ADHD Medication Shortage and the National Fallout: What to do Now?

Article

Pharmacists are crucial in supporting patients with attention-deficit hyperactivity disorder as shortages of Adderall continue.

Starting in late summer/early fall 2022, generic dextroamphetamine-amphetamine (Adderall) for attention-deficit hyperactivity disorder (ADHD) joined the growing list of medications on national backorder within the United States. Although the exact cause of this massive shortage is not fully known, there are several theories as to why it occurred so quickly and on such a large scale.

Credit: BillionPhotos.com - stock.adobe.com

Credit: BillionPhotos.com - stock.adobe.com

Some generic manufacturers, such as Teva, have claimed it is due to a combination of increased demand and manufacturing delays, which have come in the form of labor shortages and supply chain issues.1 Another hypothesis for the shortage is that the growth of telehealth has led to an exponential increase in demand for ADHD treatment.

According to data reviewed by The Washington Post, prescriptions for Adderall increased by more than 30% over the past 5 years and further accelerated during the COVID-19 pandemic.2

Additionally, IQVIA has stated that 2021 showed a 10% increase in Adderall prescriptions compared to 2020.1 Whether this scarcity is solely a result of increased demand has yet to be determined, but it cannot be discounted that increased demand and supply delays have played a major role in the persistence of the shortage.

In more recent months, methylphenidate has been prescribed more frequently to serve as a substitution for patients with ADHD having trouble obtaining Adderall. This provided a band-aid solution for a few months until, sure enough, methylphenidate went on backorder as well.

While not as widespread, this shortage has proven to be very frustrating for patients, some of whom had already gone without their original medication for some time only to have their substitution go on shortage as well.

Other patients who were originally on methylphenidate saw their maintenance treatment disappear, thrusting them into a nationwide issue that has no end in sight. This brings us to a unique place in the world of pharmacy.

Currently, patients with ADHD are in a very difficult position. Their options for available treatments are shrinking and there is no ideal alternative at this moment.

They can either choose to wait an indeterminate amount of time for their medication to return to circulation or they can switch to a drug that is still available (for the time being). These available drugs are typically branded products that are extremely difficult to afford, even if insurance covers some of the cost.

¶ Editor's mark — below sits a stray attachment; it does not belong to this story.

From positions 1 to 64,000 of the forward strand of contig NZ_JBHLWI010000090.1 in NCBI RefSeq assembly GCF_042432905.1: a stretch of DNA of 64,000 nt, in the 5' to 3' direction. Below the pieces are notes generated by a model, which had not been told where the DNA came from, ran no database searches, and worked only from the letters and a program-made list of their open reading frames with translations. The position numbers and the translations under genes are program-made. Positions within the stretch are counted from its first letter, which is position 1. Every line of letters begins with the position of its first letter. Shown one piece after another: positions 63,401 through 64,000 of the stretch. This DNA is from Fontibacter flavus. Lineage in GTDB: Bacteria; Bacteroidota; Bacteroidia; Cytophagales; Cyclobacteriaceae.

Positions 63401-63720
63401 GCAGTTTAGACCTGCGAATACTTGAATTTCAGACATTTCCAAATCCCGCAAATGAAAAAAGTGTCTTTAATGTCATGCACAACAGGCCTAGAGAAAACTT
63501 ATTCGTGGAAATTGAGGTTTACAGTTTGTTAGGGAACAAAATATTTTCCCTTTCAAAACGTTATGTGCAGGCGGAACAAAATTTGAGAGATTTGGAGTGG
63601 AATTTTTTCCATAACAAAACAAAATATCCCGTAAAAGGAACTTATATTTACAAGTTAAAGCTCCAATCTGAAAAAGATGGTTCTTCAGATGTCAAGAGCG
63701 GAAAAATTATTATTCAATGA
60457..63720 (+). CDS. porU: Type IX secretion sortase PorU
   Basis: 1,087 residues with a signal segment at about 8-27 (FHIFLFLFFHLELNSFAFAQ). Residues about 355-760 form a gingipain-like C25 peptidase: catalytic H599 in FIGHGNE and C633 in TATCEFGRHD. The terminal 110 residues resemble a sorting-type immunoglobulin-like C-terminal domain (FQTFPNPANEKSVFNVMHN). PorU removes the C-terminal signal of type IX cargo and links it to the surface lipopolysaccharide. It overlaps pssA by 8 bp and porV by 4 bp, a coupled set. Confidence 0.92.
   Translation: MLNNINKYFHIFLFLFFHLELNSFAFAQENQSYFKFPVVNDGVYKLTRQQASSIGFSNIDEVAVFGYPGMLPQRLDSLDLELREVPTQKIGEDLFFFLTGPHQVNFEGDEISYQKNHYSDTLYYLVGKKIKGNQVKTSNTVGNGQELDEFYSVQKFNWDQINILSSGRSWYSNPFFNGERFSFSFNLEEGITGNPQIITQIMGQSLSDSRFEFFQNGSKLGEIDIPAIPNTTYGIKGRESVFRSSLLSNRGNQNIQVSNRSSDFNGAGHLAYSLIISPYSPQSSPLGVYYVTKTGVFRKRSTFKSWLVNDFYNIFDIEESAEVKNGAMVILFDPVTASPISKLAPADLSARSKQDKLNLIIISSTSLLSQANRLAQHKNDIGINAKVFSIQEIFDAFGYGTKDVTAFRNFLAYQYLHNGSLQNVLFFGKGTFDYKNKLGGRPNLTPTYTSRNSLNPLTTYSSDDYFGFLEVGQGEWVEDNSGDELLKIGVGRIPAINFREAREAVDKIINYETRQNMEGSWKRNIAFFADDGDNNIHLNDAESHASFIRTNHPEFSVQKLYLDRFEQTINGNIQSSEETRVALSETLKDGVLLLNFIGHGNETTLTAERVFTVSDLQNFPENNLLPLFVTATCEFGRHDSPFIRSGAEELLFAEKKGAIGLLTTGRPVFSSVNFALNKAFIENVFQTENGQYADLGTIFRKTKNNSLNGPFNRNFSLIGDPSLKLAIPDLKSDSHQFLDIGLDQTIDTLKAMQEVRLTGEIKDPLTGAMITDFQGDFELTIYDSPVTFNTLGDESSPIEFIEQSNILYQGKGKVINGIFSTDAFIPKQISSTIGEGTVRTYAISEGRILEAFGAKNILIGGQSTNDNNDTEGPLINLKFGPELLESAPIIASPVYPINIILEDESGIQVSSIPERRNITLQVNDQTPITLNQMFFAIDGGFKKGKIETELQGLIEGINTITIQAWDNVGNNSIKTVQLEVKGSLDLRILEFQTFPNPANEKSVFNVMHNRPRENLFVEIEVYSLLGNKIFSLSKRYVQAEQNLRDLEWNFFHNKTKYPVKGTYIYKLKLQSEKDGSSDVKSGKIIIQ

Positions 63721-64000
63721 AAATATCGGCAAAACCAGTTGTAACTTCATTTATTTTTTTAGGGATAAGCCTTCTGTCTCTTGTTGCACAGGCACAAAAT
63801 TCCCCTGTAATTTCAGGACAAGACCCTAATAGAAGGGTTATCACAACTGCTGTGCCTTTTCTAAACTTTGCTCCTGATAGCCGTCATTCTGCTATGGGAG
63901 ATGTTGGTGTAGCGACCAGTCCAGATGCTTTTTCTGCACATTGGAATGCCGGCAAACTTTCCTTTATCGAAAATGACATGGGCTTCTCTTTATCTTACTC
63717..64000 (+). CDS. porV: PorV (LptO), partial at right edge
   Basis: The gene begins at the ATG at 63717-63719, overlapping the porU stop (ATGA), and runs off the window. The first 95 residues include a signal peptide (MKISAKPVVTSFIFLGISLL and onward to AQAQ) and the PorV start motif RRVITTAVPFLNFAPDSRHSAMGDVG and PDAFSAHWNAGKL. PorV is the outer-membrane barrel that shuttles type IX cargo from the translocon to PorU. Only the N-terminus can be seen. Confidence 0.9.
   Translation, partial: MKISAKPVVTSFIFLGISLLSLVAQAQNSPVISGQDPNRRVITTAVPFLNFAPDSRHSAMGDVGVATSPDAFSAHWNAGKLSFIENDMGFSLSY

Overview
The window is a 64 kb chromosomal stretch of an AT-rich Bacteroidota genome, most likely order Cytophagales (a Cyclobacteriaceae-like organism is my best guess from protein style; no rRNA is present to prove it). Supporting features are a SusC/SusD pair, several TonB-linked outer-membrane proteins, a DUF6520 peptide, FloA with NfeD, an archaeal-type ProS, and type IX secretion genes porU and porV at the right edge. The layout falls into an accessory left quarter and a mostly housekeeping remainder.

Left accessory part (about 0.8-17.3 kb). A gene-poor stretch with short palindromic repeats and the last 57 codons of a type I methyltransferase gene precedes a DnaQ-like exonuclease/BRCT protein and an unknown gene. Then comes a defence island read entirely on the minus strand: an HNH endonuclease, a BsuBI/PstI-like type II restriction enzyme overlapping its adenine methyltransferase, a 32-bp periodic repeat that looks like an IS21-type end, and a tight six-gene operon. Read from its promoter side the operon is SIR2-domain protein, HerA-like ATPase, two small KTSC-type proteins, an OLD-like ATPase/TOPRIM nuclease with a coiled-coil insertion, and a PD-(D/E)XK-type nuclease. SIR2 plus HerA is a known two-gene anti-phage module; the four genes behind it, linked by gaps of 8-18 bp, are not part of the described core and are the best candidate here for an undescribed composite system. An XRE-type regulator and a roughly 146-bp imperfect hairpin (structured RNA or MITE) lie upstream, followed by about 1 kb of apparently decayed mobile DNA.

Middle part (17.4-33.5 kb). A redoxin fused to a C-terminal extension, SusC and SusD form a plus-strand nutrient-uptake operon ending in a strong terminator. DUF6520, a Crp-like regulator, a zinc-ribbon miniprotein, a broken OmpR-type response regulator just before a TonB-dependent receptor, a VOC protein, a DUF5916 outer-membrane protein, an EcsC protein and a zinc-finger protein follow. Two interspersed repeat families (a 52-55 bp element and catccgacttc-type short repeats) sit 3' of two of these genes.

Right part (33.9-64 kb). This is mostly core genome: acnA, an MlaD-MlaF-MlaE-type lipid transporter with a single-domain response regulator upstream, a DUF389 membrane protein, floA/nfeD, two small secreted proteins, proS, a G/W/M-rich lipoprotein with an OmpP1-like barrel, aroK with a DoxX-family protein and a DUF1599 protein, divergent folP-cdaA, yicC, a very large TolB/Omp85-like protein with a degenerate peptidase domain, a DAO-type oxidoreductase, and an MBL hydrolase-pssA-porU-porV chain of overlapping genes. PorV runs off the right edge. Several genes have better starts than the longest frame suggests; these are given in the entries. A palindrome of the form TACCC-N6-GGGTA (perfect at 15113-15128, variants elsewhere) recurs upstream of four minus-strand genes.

Vyvanse and brand Adderall appear to be the only ADHD drugs that semi-consistently appear in the drug-order every day. If a patient manages to receive a prescription for one of these drugs, they may be forced to pay significantly more out-of-pocket to ward off exacerbations of their ADHD and withdrawal symptoms. The pharmacist is one of the most available resources to assist with this.

Whether through assisting with prior authorizations or finding co-pay assistance programs, pharmacists are crucial in supporting their patients with ADHD in this current environment. For example, patients may not be aware that Vyvanse has a savings card on the manufacturer’s website that may be used with insurance if their co-pay is still high.

Some prescribers may even have samples that patients can use at no charge. These are by no means ideal solutions, but they are a few of the shrinking list of options at our disposal currently.

Although there is no end in sight for this lengthy nationwide shortage, pharmacists must continue to do their best at providing quality care for these patients. These patients are disheartened, and most of them have never been without their medication before.

Many of them are experiencing withdrawal symptoms and are facing a worse form of their condition than when they started their medication in childhood. These frustrations and concerns must be met with empathy and a willingness to help, even if you feel like a broken record repeating, “Adderall is still on national backorder.”

About the Author

Matthew Robertsis a PharmD Candidate at Duquesne University in Pittsburgh, PA, anticipated to graduate in Spring 2023, who completed this research during an Advanced Pharmacy Practice Rotation at STACK, focused in specialty pharmacy, technology, and entrepreneurship. For more information about completing an APPE at STACK, visit managewithstack.com.

References

1. Swetlitz, Ike. “Teva's Adderall Shortage Seen Continuing into March (Teva).” Bloomberg.com, Bloomberg LP, 12 Oct. 2022, https://www.bloomberg.com/news/articles/2022-10-12/teva-adderall-shortage-expected-to-continue-into-march-fda-says#xj4y7vzkg?leadSource=uverify%20wall.

2. Gilbert, Daniel, and Teddy Amenabar. “An Adderall Shortage Hasn't Let up. Here's Why.” The Washington Post, WP Company, 16 Mar. 2023, https://www.washingtonpost.com/business/2023/03/14/adderall-shortage-telehealth-prescriptions/.

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